For Cleveland, the problem of predatory out-of-state investors who buy distressed properties, then ignore housing laws and citations when collecting rent and write down the value of surrounding properties before reselling them, is not new. Out-of-state buyers surged during the Great Recession, when Slavic Village became the epicenter of the Wall-Street-fueled foreclosure crisis that left many Cleveland homes on the market.
Now, in a post-pandemic era of high inflation, high rents, and a large inventory of substandard housing in Cleveland, the problem is back.
And this time it threatens again Cleveland Mayor Justin Bibb’s “housing for all” project – a plan greased by one-time money from the American Rescue Plan Act to provide much safer housing, both affordable and market-priced housing, in Cleveland.
The problem is particularly acute on the East Side where, in 2020, 45% of single-family, two-family or three-family home sales went to investors, up from just over 15% in 2004, according to a survey. There is also the domino effect amplified by buyers’ use of limited liability companies – limited liability companies – often formed for a single property, effectively shielding owners from liability, without any deep-pocketed parent company. to account, then selling to another similar LLC. if things get too hot.
Cleveland City Council President Blaine Griffin called the blatant exploitation of these investors and the damage they cause to city neighborhoods “criminal”, telling cleveland.com reporter Lucas Daprile that “this what they are doing is totally neglecting these properties once they get them and totally devastating our neighborhoods.
The best way to counter this problem is unclear.
Creating different housing enforcement rules for different types of landlords raises equity issues. The state could make it more difficult (and more expensive) to set up limited liability companies. Using the city’s tenancy registry to require designation of the beneficial owners of a property could be another.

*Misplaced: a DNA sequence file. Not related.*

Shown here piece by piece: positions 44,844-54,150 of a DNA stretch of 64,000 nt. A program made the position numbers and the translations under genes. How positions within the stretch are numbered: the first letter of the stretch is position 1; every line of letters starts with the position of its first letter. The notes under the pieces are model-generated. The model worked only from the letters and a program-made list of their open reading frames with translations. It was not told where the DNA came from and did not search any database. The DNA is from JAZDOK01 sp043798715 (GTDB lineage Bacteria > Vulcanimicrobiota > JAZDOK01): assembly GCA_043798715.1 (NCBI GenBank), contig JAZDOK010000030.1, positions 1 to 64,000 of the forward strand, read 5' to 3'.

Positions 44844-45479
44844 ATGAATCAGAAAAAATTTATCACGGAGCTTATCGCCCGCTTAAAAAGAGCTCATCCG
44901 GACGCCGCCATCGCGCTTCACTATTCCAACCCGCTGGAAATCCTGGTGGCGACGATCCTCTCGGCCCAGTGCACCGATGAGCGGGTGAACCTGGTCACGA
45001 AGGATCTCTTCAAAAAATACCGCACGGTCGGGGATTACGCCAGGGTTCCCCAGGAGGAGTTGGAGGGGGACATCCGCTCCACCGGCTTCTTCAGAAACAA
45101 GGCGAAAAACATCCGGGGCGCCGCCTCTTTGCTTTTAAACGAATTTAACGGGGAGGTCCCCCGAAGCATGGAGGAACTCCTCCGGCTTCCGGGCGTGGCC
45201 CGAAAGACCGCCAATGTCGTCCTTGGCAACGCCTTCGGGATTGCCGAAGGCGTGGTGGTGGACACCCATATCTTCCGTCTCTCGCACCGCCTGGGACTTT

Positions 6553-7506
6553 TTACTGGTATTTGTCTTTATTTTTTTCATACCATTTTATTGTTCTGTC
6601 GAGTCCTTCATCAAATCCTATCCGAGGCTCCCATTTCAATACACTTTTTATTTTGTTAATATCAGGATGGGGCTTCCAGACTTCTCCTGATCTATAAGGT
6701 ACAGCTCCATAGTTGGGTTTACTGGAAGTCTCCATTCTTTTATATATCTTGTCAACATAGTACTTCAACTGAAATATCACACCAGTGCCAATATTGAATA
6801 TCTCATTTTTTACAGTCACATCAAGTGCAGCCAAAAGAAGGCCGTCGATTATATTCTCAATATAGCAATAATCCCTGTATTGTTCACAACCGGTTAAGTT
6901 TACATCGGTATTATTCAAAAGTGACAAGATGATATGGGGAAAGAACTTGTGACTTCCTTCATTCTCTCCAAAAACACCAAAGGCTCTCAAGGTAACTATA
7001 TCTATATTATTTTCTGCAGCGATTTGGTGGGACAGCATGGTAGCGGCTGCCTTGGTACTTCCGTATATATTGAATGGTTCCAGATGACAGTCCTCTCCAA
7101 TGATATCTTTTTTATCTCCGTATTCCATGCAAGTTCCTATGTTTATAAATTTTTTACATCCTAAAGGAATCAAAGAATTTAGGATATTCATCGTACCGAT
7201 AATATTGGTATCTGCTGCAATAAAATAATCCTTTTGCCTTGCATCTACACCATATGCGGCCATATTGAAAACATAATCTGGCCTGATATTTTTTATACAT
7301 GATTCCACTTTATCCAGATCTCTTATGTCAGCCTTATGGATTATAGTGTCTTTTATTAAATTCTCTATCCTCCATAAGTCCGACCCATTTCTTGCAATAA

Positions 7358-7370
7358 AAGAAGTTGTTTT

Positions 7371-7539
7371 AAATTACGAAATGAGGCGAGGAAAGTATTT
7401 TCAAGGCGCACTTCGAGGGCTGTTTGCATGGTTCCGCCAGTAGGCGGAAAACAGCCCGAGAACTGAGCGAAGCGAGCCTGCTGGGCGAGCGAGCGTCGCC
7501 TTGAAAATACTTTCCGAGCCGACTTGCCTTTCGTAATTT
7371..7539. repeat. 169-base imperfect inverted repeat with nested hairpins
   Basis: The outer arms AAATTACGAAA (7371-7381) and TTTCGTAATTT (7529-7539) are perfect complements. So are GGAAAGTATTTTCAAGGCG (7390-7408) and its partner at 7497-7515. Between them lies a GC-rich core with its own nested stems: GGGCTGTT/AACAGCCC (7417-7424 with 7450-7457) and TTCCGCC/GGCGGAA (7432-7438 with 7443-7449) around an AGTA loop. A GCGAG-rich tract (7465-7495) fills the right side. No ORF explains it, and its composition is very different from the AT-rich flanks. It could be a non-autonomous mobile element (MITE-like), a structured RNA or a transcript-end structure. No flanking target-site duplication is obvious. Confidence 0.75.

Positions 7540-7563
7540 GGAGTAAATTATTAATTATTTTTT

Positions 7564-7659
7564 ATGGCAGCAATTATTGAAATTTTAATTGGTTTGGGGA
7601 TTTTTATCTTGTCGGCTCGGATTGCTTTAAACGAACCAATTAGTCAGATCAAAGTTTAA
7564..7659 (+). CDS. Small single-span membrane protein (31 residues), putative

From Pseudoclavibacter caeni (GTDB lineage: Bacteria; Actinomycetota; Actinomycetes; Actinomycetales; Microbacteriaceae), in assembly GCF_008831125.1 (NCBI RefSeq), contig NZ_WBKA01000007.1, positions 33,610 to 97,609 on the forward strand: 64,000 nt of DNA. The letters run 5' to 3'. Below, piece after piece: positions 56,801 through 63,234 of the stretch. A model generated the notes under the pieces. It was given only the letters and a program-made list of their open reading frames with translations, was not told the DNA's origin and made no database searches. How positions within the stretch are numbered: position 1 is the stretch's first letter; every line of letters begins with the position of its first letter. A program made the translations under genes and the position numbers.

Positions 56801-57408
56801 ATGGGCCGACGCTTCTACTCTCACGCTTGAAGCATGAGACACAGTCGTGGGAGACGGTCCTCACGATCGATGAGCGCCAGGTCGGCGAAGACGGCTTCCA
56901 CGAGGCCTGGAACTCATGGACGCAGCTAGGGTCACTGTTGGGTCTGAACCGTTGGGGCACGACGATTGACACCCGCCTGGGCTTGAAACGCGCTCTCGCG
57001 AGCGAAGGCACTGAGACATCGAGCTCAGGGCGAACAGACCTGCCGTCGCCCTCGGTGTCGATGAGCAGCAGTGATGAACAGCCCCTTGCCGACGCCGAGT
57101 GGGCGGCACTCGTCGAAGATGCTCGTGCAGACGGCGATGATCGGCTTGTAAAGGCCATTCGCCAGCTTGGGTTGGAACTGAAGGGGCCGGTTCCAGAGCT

The late Cleveland Housing Court Judge Ray Pianka drew attention a decade ago during the foreclosures crisis for its innovative solutionsincluding the imposition of fines on foreign investors millions of dollars for violations, including past violations. But these hefty fines were often imposed on large companies domiciled in the United States. Have today’s predatory landlords learned their lessons and found new ways to escape accountability?
So what can or should be done about today’s predatory investors in Cleveland? The round table of the editorial board offers its reflections.
Thomas Suddes, editorial writer:
State legislation is the most feasible solution – a statewide law to regulate LLCs organized to own a single home, for example.
Eric Foster, columnist:
There are tools available now, such as strong code enforcement, preventing non-compliant corporate investors from using the eviction process, and converting court fines into real estate liens to prevent sales. However, the long-term solution must involve developing the areas where these societies prey. Easier said than done, I know.
Lisa Garvin, Editorial Board Member:
It costs $99 to register an LLC with the Ohio Secretary of State’s office, and applicants can conceal their identity by registering through a third party. It’s time to close the loopholes and toughen up a registration process that allows slum dealers to operate with impunity and commercial landlords to avoid paying taxes on freight charges.
Victor Ruiz, member of the editorial board:
If Mayor Bibb wants to see his housing strategy come to fruition, then he will have to aggressively use legal action against these negligent landlords. Capitalism allows them to exist, but if they break and break the law, they must be held accountable.
Mary Cay Doherty, Editorial Board Member:
Cleveland may need policies to prevent unscrupulous people from taking advantage of LLC liability protections and anonymity. Urban Institute research analysts note that Minneapolis requires a natural name on rental licensesand that makes public the register of rental permits. Harvard sociologist Adam Travis’ suggestions include increasing fees and establishing minimum liability insurance.
Elizabeth Sullivan, opinion director:
Cleveland needs to come up with an aggressive plan of attack to counter this problem if they don’t want it to get worse. This could include mobilizing area nonprofits and foundations already supportive of Bibb’s housing goals to pressure the state and legislature to act against LLC abuses and/or new city rules to require the appointment of the beneficial owner on every real estate transaction.
Do you have anything to say on this subject?
* Send a letter to an editor, that will be considered for print publication.